Northeast Wisconsin
  • Northeast Wisconsin
  • January 2014
Written by  Steve Barnett, PT

Introduction to dry needling (Part two)

In last month’s article, I shared information about the use and benefits of dry needling. It is a “tool in the toolbox” of techniques that a physical therapist certified in dry needling has to offer patients to restore the musculoskeletal system to optimal health. In this article, I would like to cover more about trigger points: what they are, how they occur and what effects they have on the body.

A trigger point consists of a hyperirritable spot in skeletal muscle. Most can be felt as a nodule in a taut muscle band. When compressed, trigger points may give rise to characteristic pain, tenderness or motor dysfunction. The characteristic pain will be local and/or referred pain when stimulated. Trigger points are divided into active and latent trigger points, depending upon the degree of irritability. Active trigger points are spontaneously painful, while latent trigger points are only painful when stimulated, for example, with finger pressure.

Trigger points can be visualized by magnetic resonance imagining (MRI) and sonography elastography, which has shown that active trigger points are larger than latent trigger points and feature a reduction in circulation. Visualize a dam on a river. There is a buildup of water just before the dam. Water is flowing slowly over the dam. Similarly, at a trigger point, there is a buildup of blood in vessels just before the trigger point. At the trigger point, or dam, the vessels are constricted, so blood is not able to pass through at the same rate. Thus, trigger points are tissue contractures, characterized by local ischemia (lack of blood supply), hypoxia (lack of oxygen), a significantly lower pH (active trigger points only) and a chemically altered environment (active trigger points only). This leads to what we experience as local and referred pain, and altered muscle and joint function.

Trigger points have been identified in numerous diagnoses, such as radiculopathies, joint dysfunction, disk pathology, tendonitis, TMJ, migraines, tension-type headaches, carpal tunnel syndrome, computer-related disorders, whiplash-associated disorders, spinal dysfunction, pelvic pain and other urologic syndromes, complex regional pain syndrome, phantom pain and other relatively uncommon diagnoses.

What can cause trigger points to develop in our bodies? Trigger points occur in many happenings of our daily lives. Trigger points are common with occupations and hobbies that entail even low-level muscle contractions, such as office workers, musicians and dentists. People involved in direct trauma, such as whiplash injuries, commonly experience trigger points. Studies performed show numerous muscles surrounding the neck possessing active trigger points following whiplash injuries. Eccentric contractions and actions, such as lowering a heavy load or walking downhill, may give rise to trigger points in unconditioned muscles. And many patients report the onset of pain and exhibit activation of trigger points following acute, repetitive or chronic muscle overload. Training for a running race, raking leaves for the first time in fall, and repetitive lifting are examples.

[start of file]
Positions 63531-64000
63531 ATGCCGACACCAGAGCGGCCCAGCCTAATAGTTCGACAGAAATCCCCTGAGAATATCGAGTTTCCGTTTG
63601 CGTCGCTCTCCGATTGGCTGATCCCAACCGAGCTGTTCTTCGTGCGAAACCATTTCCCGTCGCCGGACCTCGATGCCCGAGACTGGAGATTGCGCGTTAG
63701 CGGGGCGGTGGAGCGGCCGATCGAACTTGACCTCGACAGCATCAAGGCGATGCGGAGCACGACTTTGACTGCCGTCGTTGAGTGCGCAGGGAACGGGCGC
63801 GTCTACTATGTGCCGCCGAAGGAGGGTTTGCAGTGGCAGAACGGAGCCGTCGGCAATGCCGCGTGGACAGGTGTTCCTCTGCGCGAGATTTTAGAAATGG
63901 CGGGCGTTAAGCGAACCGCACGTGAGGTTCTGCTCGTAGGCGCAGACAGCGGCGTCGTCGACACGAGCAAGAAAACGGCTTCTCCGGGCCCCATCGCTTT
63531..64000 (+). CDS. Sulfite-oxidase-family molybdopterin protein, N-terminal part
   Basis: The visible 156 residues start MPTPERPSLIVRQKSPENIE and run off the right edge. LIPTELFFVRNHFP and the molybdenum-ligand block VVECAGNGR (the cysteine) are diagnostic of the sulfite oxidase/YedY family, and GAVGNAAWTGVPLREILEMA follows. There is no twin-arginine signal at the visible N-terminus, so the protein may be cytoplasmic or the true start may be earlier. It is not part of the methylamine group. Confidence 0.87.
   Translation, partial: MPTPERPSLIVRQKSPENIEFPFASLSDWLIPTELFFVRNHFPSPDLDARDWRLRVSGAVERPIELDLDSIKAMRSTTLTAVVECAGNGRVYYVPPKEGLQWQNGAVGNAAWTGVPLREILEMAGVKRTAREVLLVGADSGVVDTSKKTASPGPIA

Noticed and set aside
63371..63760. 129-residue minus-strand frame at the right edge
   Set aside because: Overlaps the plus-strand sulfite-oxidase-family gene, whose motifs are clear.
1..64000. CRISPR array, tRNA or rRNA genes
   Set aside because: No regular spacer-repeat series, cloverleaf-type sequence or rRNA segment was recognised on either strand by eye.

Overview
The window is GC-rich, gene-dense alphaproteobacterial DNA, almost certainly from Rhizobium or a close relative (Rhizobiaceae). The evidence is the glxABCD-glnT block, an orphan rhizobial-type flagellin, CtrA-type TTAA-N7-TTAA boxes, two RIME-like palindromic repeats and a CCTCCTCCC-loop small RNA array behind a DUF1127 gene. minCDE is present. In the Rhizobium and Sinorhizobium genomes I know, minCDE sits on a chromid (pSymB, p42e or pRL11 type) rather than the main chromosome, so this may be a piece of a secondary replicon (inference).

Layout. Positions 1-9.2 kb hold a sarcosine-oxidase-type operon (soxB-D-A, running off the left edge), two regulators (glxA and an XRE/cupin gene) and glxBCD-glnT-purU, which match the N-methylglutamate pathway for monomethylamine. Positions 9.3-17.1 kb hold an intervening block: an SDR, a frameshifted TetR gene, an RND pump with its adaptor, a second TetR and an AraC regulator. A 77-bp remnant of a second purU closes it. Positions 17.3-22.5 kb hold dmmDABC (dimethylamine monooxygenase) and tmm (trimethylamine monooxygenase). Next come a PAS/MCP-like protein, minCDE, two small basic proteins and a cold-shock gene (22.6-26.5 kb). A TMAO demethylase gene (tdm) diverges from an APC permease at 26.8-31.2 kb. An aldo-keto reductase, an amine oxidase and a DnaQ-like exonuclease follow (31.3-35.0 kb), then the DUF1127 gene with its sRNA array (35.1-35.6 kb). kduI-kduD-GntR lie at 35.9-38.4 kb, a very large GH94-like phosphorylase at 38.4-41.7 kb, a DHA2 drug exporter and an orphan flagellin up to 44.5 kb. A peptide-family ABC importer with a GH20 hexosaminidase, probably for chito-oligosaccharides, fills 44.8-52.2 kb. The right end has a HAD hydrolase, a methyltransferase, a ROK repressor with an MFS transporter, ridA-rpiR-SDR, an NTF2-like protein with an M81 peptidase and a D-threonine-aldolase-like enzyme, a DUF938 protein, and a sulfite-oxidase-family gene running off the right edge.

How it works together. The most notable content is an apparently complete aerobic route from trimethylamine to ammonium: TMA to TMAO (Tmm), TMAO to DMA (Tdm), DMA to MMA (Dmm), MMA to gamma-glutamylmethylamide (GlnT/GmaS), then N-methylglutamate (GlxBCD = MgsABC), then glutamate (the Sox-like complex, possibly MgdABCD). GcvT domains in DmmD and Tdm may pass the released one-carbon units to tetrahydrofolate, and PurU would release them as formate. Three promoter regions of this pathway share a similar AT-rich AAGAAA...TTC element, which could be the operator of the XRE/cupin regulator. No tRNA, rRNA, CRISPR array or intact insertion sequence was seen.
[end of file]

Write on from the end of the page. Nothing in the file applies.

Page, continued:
There are several precipitating factors that need to be identified and, if present, adequately managed to successfully treat persons with trigger points. Even though several common factors are more or less outside the direct scope of manual physical therapy, familiarity with these factors is critical in treating the whole person. Simons, Travell and Simons identified not only mechanical factors as noted above, but also nutritional, metabolic and psychological categories of perpetuating factors. For example, deficiencies or insufficiencies of vitamins B1, B6, B12, C and D, folic acid, iron, magnesium and zinc may factor in the development and maintenance of trigger points. Psychological stress may also activate trigger points. Tests have shown that activity in trigger points increases dramatically in response to mental and emotional stress.

While we are all susceptible to having trigger points in our muscle tissues, the good news is that they can be treated successfully utilizing the dry needling technique, thus, relieving pain and restoring normal muscle tone and overall function.


Steve Barnett, PT, CMTPT, founded Orthopedic & Spine Therapy (OST) in 1990. Steve works in the Appleton office, 4000 N. Providence Ave., 920.968.0814 or at the Lakewood Clinic, 17187 Twin Pine Rd., 715.276.1767. Orthopedic & Spine Therapy has 16 locations in Wisconsin to serve your needs. Go to http://ostpt.com for location and clinic hours.

References: Simons DG, Travell JG, Simons LS. “Travell and Simons’ Myofascial Pain and Dysfunction: The Trigger Point Manual.” Vol. 1. 2nd ed. Baltimore, MD: Williams & Wilkins, 1999.

McNulty WH, et. al. “Needle electromyographic evaluation of trigger point response to a psychological stressor.” Psychophysiology, 1994; 31:313-316.

 

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